Fortunately, Rachel’s vision is normal.  However, she is sensitive to light and wears sunglasses during the summer. Her eyes allow more light, causing sensitivity. On the other hand, Rachel sees better than those of us with healthy eyes in the dark. Her mother recounted a time when she was three, looking out their front door, fascinated. She looked and didn’t see anything. Rachel insisted there was a dog outside. Sure, enough, when her mother turned on the porch light, where he was.

Most children with bilateral Coloboma have blurred vision. However, those with only one eye affected (unilateral Coloboma), usually have a right image in the unaffected eye.

How many people have Coloboma?

Coloboma occurs in 1 of every 10,000 people. Interestingly, 80 to 90% of children diagnosed with CHARGE have Coloboma. CHARGE is an acronym for a group of developmental abnormalities:

C– Colobomas and Cranial Nerves

H– Heart problems

A-  Atresia of the choanae (blocked or narrow nasal passages)

R- Retardation of Growth

G- Genital and urinary abnormalities

E– Ear and hearing abnormalities

Fortunately, this genetic condition is extremely rare in patients diagnosed with Coloboma. Determining this disorder can be difficult as these symptoms can manifest in other disorders as well, such as Delleman syndrome and Wolf-Hirschhorn syndrome, also rare genetic disorders. A great percentage of children diagnosed with CHARGE have an alteration in the CHD7 gene located on chromosome 8.  This gene’s transformation can verify the diagnosis of CHARGE in those cases.  However, in less than half the cases, a mutated gene cannot be found. For more information about this disorder, check out:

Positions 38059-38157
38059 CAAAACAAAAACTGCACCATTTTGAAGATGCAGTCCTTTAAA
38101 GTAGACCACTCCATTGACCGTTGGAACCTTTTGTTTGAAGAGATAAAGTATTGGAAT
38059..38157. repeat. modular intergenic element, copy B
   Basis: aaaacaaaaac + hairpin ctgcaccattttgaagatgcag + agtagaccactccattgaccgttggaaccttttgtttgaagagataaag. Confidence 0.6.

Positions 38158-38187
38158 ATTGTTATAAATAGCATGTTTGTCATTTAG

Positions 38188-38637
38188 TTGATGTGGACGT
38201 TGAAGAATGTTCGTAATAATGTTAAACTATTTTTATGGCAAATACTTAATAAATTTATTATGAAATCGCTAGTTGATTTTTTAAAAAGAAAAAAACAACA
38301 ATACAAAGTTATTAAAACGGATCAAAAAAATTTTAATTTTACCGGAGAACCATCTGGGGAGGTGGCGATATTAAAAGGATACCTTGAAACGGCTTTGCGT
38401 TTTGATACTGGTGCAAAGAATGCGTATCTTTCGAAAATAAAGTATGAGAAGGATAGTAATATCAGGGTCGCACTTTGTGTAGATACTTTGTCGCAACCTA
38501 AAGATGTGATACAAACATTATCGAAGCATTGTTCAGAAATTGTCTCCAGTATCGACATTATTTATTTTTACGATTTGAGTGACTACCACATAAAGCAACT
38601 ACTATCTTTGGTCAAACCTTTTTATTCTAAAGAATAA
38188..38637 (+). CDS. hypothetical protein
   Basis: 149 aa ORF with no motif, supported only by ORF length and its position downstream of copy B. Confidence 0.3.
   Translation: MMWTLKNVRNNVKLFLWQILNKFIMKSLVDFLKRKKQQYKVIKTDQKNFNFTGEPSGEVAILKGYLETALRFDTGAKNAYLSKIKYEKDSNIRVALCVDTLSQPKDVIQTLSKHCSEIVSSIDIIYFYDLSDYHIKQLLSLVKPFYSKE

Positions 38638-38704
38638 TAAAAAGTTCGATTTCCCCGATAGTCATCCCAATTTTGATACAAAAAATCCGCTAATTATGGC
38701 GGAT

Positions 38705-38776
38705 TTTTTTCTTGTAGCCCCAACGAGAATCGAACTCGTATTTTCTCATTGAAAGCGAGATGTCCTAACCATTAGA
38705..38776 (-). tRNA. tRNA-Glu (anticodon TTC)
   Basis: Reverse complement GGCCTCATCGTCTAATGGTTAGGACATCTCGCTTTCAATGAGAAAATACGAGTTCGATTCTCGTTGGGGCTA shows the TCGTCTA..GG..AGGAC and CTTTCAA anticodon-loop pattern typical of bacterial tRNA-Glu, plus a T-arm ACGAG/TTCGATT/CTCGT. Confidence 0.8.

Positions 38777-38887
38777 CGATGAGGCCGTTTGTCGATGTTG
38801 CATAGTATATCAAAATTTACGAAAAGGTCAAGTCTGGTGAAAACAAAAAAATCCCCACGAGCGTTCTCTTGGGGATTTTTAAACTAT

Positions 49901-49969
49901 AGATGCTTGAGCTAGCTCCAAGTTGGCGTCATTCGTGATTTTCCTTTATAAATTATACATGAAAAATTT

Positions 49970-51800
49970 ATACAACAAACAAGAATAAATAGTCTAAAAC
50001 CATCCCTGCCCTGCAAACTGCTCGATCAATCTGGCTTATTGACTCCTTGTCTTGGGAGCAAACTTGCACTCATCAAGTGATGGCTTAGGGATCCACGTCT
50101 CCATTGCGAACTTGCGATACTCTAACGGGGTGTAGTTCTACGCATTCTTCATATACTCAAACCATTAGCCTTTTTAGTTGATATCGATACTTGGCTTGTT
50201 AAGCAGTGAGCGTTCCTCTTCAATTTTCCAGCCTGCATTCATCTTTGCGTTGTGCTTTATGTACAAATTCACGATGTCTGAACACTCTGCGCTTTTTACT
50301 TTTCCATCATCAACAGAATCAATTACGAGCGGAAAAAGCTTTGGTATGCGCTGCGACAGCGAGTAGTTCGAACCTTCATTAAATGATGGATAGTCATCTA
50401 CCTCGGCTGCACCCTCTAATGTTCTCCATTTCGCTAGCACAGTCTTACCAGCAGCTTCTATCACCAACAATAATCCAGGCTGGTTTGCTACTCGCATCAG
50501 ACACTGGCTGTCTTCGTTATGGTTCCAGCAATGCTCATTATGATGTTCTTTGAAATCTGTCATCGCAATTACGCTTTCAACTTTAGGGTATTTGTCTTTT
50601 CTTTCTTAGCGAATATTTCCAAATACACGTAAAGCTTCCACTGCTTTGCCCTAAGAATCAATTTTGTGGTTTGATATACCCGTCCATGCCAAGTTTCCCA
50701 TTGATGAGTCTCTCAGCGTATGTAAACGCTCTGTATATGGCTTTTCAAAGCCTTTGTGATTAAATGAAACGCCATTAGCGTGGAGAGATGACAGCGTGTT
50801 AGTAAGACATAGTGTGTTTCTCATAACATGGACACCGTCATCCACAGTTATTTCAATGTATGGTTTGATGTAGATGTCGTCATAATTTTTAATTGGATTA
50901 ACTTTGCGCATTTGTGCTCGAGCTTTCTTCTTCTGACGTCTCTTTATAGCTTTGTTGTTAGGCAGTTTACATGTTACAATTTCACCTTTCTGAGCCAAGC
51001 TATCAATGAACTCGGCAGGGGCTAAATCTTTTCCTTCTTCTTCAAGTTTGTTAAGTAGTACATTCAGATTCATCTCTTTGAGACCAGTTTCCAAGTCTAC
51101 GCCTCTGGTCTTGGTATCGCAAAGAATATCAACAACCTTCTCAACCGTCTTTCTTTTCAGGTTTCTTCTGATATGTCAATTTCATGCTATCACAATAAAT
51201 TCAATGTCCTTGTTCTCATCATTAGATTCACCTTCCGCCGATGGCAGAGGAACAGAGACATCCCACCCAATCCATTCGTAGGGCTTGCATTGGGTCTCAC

Is there a cure?

To date, there is no cure for Coloboma. However, contact lenses can be worn to make the eye appear ‘normal’. Also, sunglasses are a must as Coloboma makes the eye extra sensitive to light, even causing pain due to the iris’s inability to contract.  For those who are visually impaired, more research needs to take place. If not for them, for those who aren’t yet born, that they may not have to deal with this rare birth defect. Interestingly, some dogs are affected with Coloboma. Hopefully, with continued research and societal awareness, a cure could be just around the corner.

Finding support

If you or someone you love suffers from Coloboma, help is available. Join this support group

Or contact these organisations for more information about vision impairment and eye health:

You should not use this information as a substitute for consultation with a physician. If you suspect your child has Coloboma, make an appointment with an eye care professional. If your child has been prescribed glasses or contact lenses, encourage him to wear them. Seeing is essential in the child’s ability to learn, in his mobility, and in his exploration of his environment.